Five stats that defined Wisconsin’s 16-10 loss to Penn State

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That wasn’t the way 80,000 fans were supposed to be welcomed back to Camp Randall. Wisconsin opened the season with a 16-10 home loss to Penn State in a game where they had every chance to pull out a victory. The game, however, ended in justice with Penn State’s defense yet again stopping a promising Badger drive at the death.

There were numbers, such as first half time of possession, that would scream a vintage Wisconsin performance. It was in the biggest moments offensively where the Badgers failed to finish, as QB Graham Mertz looked uncomfortable in the red zone.

In the first half, the Wisconsin defense looked like the top-ten unit in the country that many expect them to be. Specifically with LB Jack Sanborn flying from sideline to sideline and at the line of scrimmage, the Badger defense stalled anything the Nittany Lions wanted to do early.

Then the second half came, and with it came a change of pace for QB Sean Clifford’s group. The Badger secondary was all of a sudden leaking, as chunk plays to WR Jahan Dotson helped give Penn State the win.

In a game where Wisconsin’s units looked night and day different from the first to the second half, let’s try to summarize the loss from a statistical perspective:

0 points from 2 first-half red zone trips

Credit: Jeff Hanisch-USA TODAY Sports

The game may have been lost late, but a 0-0 halftime score left Penn State feeling like they had already won. Wisconsin dominated long stretches of the first half, but when the Badger offense came within inches of pay dirt, they came up empty. A missed field goal came after a costly false start against Badger center Kayden Lyles, and on the ensuing possession Wisconsin had an unforced fumble on a botched hand-off from Mertz to Mellusi. Wisconsin may have controlled time of possession, but couldn't come away with key points.

Wisconsin dominates up front defensively, allows only 50 rushing yards

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How would Wisconsin's defensive line look after replacing key pieces? That turned out to not be the lead question when discussing the Badger defense. Led by Keeanu Benton, Wisconsin looked solid up front all day long. The Badgers held Penn State to just 50 yards rushing on 18 attempts (2.8 yards per rush).

Penn State gained over 2 yards per play more than Wisconsin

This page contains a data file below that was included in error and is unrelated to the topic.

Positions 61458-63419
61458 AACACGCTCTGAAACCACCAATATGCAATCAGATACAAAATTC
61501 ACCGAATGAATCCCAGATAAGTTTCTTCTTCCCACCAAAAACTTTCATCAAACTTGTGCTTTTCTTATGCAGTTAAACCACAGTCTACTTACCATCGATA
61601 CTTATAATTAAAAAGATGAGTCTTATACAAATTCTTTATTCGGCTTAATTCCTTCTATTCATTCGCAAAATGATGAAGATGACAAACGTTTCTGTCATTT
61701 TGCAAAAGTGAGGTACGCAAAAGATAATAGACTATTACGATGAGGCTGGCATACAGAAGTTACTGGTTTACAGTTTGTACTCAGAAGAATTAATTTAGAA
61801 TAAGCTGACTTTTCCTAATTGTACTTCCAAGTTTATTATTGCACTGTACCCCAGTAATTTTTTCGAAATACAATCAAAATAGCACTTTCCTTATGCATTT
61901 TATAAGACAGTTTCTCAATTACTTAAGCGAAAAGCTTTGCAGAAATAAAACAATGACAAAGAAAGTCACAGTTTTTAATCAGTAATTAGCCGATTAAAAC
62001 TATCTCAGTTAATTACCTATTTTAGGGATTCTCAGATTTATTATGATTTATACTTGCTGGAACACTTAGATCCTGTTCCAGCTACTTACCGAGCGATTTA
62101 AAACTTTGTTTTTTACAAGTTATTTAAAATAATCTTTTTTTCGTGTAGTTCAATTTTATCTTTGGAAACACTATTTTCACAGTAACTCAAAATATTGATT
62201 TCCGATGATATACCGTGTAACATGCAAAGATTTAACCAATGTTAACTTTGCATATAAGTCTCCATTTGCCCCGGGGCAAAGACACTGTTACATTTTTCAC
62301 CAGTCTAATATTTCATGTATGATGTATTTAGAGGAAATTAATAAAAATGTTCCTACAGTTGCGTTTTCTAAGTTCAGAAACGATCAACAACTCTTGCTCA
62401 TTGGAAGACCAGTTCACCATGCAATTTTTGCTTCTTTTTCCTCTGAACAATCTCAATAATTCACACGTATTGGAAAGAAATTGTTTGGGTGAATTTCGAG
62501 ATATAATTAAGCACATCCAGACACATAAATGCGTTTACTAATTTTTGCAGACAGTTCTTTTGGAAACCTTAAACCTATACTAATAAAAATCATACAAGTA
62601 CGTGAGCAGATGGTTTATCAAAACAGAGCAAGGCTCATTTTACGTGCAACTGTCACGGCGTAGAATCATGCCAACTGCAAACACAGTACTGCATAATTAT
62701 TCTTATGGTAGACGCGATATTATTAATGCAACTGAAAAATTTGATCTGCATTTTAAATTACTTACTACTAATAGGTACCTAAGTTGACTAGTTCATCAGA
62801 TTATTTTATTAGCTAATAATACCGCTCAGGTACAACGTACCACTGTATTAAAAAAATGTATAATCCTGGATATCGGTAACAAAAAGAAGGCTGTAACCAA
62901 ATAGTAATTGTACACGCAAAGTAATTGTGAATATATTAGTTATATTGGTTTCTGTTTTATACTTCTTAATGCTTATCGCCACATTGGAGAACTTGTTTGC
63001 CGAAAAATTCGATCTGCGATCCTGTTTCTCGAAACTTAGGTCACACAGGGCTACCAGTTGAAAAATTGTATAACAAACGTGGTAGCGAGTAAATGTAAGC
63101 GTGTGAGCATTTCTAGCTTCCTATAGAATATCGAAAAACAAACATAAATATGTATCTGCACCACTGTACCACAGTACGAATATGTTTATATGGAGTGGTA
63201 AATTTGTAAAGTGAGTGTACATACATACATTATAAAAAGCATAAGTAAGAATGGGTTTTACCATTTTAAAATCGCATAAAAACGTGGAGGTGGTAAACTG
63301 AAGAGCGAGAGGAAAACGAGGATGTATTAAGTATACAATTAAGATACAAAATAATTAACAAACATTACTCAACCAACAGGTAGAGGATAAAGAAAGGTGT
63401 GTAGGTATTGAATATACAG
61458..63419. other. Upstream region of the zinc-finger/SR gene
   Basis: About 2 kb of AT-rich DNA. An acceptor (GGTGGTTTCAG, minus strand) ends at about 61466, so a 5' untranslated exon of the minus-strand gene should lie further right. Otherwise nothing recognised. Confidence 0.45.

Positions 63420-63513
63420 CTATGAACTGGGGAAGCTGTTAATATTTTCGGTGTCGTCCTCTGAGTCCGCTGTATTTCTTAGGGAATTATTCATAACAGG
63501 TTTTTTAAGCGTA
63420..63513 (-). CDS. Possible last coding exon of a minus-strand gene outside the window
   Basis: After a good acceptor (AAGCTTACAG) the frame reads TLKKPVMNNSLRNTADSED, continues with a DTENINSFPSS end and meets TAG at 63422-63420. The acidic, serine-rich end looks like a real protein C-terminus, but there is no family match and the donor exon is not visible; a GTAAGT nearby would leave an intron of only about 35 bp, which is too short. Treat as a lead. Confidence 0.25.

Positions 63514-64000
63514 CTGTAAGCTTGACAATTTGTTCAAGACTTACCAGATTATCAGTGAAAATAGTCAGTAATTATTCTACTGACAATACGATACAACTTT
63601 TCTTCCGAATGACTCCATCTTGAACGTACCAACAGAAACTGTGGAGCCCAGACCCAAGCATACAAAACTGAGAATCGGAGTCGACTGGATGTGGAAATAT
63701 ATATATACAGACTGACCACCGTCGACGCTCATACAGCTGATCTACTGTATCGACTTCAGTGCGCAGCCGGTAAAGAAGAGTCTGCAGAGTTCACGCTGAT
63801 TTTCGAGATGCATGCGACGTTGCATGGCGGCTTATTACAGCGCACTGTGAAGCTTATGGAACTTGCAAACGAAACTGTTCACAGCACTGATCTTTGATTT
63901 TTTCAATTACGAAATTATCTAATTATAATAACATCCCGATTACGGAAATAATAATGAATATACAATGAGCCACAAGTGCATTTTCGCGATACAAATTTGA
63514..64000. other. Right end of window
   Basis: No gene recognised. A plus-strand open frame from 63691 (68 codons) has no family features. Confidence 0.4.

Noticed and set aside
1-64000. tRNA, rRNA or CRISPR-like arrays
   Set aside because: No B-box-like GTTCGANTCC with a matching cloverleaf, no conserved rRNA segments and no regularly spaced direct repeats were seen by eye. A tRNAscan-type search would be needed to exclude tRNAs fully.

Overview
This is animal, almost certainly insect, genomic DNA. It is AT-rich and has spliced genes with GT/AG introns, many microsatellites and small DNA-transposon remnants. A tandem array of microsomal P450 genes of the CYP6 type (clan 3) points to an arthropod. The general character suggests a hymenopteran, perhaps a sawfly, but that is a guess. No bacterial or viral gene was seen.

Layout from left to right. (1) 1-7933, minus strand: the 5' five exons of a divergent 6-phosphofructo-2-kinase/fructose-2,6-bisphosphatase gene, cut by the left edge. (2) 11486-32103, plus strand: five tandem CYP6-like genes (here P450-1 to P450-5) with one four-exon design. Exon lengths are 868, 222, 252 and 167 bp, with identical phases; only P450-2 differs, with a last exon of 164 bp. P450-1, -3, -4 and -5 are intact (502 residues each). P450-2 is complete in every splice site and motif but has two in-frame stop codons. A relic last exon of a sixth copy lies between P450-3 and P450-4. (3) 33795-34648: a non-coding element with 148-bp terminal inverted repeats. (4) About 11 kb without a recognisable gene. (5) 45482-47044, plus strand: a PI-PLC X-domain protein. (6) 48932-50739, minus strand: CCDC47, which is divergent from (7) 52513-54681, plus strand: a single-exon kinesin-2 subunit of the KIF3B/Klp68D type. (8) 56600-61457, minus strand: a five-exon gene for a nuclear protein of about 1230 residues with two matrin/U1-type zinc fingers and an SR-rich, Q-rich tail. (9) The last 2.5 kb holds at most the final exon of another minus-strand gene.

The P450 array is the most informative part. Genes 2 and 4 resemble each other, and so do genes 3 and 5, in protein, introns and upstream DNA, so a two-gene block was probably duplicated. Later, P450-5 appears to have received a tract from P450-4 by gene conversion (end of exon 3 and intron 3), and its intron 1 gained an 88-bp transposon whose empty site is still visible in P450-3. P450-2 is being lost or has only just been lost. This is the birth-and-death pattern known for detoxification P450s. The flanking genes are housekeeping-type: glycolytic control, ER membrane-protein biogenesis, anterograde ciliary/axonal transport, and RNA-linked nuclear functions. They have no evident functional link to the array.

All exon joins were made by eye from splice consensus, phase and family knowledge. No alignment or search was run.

Credit: Jeff Hanisch-USA TODAY Sports

While Wisconsin ran nearly double the offensive plays of Penn State, the Nittany Lions averaged 5.8 yards per play compared to the Badgers 3.8. The reason? A few massive chunk plays, including the longest play of the game on a 49-yard pitch and catch from Sean Clifford to Jahan Dotson. The Nittany Lions found holes in the Badger secondary throughout the entire half, exploiting them for big gains that Wisconsin couldn't match.

Penn State's two touchdown drives took a total of 2:08

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When the Nittany Lions struck, they struck fast. The long bomb to Dotson and another chunk of pass plays finished off by a Noah Cain run defined the two Penn State scores. Following a first half where Penn State could not move the football, the Nittany Lions came out with added pace that threw Jim Leonhard and the Badger secondary off guard.

Wisconsin only had three passing plays for more than 10 yards

Credit: Jeff Hanisch-USA TODAY Sports

In a game where Mertz went 22-37 for 185 yards, it was not so much the downfield misses as it was the lack of Wisconsin's offense wanting to take a shot that proved worrisome. The Badgers barely threw the ball vertically, and only found a smidge of success when they did. Mertz looked thrown off early and often as did the Wisconsin offensive line. One of the shots downfield proved to be the game decider, as Mertz missed an open Chimere Dike in the end zone late in the fourth.

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